Kaiser workers in California threaten biggest strike in 20 years

Kaiser Permanente workers in California have voted to empower their bargaining team to call a nationwide strike that would affect more than 80,000 employees at Kaiser facilities, according to the unions that represent them.

The Coalition of Kaiser Permanente Unions said Aug. 12 that members of the Service Employees International Union–United Healthcare Workers West across California voted between July 29 and Aug. 11 to authorize an October strike.  

More than 37,000 members voted to authorize a strike, and 867 members voted against it, according to the coalition. The vote does not mean a strike will take place. However, union leaders have the authority to issue a formal strike notice if they so choose.

Kaiser Permanente employees in Oregon, Washington, Colorado, Maryland, Virginia and the District of Columbia are also scheduled to vote on whether to authorize their bargaining team to call a nationwide October strike.

If a nationwide strike is called, it would be the largest in the U.S. since the Teamsters’ walkout at United Parcel Service in 1997, according to the coalition.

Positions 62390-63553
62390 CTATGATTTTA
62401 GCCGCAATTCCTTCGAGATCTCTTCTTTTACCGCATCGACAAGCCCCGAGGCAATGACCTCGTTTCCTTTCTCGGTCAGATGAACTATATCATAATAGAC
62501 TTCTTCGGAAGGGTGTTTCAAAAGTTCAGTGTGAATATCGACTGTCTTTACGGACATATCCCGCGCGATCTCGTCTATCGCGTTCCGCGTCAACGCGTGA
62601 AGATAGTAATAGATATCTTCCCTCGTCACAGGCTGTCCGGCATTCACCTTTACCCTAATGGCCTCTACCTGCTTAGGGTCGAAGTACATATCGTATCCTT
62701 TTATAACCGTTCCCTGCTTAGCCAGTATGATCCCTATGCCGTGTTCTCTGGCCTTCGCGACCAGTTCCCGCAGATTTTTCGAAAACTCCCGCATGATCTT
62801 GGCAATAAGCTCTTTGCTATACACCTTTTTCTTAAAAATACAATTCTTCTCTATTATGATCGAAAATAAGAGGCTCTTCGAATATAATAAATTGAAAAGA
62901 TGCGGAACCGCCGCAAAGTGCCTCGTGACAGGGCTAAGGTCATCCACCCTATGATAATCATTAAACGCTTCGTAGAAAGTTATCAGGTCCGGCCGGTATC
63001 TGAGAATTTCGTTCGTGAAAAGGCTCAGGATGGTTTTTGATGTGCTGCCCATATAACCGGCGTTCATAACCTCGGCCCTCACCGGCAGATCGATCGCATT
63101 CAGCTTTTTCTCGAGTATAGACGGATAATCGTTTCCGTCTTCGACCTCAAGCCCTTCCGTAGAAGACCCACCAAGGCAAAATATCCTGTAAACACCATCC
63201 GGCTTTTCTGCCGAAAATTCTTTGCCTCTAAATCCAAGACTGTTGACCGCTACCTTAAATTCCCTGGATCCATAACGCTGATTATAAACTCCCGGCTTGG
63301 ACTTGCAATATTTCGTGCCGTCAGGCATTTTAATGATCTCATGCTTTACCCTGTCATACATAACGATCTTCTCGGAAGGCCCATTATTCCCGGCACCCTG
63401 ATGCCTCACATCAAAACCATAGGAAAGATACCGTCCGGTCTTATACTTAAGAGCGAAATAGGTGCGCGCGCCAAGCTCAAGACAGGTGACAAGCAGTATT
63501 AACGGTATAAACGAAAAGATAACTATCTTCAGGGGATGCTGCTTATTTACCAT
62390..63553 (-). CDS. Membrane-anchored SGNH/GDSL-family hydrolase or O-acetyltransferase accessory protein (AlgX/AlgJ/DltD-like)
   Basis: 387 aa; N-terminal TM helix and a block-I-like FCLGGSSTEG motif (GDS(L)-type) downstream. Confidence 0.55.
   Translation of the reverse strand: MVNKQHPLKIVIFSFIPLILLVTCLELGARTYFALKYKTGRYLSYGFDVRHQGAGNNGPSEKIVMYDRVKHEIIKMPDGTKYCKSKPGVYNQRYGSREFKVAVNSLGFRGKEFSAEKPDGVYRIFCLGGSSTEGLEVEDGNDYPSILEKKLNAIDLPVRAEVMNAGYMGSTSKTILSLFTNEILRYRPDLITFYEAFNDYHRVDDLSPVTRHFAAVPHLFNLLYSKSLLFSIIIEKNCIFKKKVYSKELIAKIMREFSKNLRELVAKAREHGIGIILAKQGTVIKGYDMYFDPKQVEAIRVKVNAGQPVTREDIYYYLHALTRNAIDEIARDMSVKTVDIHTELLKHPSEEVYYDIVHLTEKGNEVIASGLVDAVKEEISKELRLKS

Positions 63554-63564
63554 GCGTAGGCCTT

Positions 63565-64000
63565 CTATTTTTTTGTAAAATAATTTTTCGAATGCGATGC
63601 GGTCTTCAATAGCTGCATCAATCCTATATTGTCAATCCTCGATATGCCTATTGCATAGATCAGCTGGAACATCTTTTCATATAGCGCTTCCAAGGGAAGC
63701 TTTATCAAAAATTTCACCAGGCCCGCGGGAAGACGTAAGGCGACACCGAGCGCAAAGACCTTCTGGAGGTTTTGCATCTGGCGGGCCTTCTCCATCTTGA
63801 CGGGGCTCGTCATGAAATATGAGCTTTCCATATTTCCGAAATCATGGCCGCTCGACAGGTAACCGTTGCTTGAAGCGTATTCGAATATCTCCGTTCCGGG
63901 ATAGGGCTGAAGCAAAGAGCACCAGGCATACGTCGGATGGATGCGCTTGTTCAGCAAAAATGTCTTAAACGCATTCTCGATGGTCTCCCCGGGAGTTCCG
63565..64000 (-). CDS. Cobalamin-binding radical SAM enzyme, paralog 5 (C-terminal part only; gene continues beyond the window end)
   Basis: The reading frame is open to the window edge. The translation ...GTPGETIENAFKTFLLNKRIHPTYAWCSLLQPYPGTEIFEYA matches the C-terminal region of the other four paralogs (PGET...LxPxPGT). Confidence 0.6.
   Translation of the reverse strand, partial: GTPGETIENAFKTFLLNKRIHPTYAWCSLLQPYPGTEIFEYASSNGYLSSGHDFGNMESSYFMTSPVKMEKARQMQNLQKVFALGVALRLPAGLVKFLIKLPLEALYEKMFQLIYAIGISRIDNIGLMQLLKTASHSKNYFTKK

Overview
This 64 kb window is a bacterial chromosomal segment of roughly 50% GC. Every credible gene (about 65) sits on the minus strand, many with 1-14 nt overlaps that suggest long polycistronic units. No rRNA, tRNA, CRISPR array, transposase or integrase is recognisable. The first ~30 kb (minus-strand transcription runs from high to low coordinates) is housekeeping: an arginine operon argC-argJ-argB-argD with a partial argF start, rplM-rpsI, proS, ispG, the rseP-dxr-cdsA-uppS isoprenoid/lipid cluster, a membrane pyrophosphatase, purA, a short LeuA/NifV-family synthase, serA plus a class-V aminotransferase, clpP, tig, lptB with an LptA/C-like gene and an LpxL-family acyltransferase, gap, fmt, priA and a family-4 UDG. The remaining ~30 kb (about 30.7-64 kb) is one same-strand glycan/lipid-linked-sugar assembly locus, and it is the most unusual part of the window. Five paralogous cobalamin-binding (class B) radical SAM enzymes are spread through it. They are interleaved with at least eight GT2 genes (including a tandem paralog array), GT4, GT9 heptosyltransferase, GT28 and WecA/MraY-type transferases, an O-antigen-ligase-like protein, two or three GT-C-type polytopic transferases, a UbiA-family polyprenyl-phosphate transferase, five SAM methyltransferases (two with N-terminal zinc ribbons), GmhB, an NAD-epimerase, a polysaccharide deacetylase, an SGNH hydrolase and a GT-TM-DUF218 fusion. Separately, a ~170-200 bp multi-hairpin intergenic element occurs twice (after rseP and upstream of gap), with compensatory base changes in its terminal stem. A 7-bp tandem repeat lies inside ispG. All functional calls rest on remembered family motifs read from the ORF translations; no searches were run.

"Kaiser workers all over California are putting a stake in the ground that it's time for this corporation to get back on track and live up to its mission to help patients, workers and communities thrive," Heather Wright, a women's health clerk at Kaiser Permanente in Santa Clara, Calif., said in a news release. "This strike vote is about stopping Kaiser's unfair labor practices. This company should be all about providing the best possible patient care, but unfortunately its focus in recent years has been on making billions of dollars in profits and millions of dollars for Kaiser executives."

John Nelson, vice president of Kaiser Permanente, accused SEIU-UHW, one of the unions representing Kaiser employees, of using the strike threat as a bargaining tactic, "designed to divide employees and mischaracterize Kaiser Permanente's position, even though most of the [union] contracts don’t expire until October."

He also told Becker's that Kaiser believes the strike threat results reflect misleading ballot questions, and reiterated that Kaiser has offered what it views as a fair contract proposal to unions, including across-the-board pay raises each year through 2022.

Union leaders have said employees are fighting for safe staffing levels, "compassionate use of technology," financial transparency and wages and benefits "that can support families," among other issues.

But Mr. Nelson contended that the coalition has made unfair demands.

More articles on human capital and risk:
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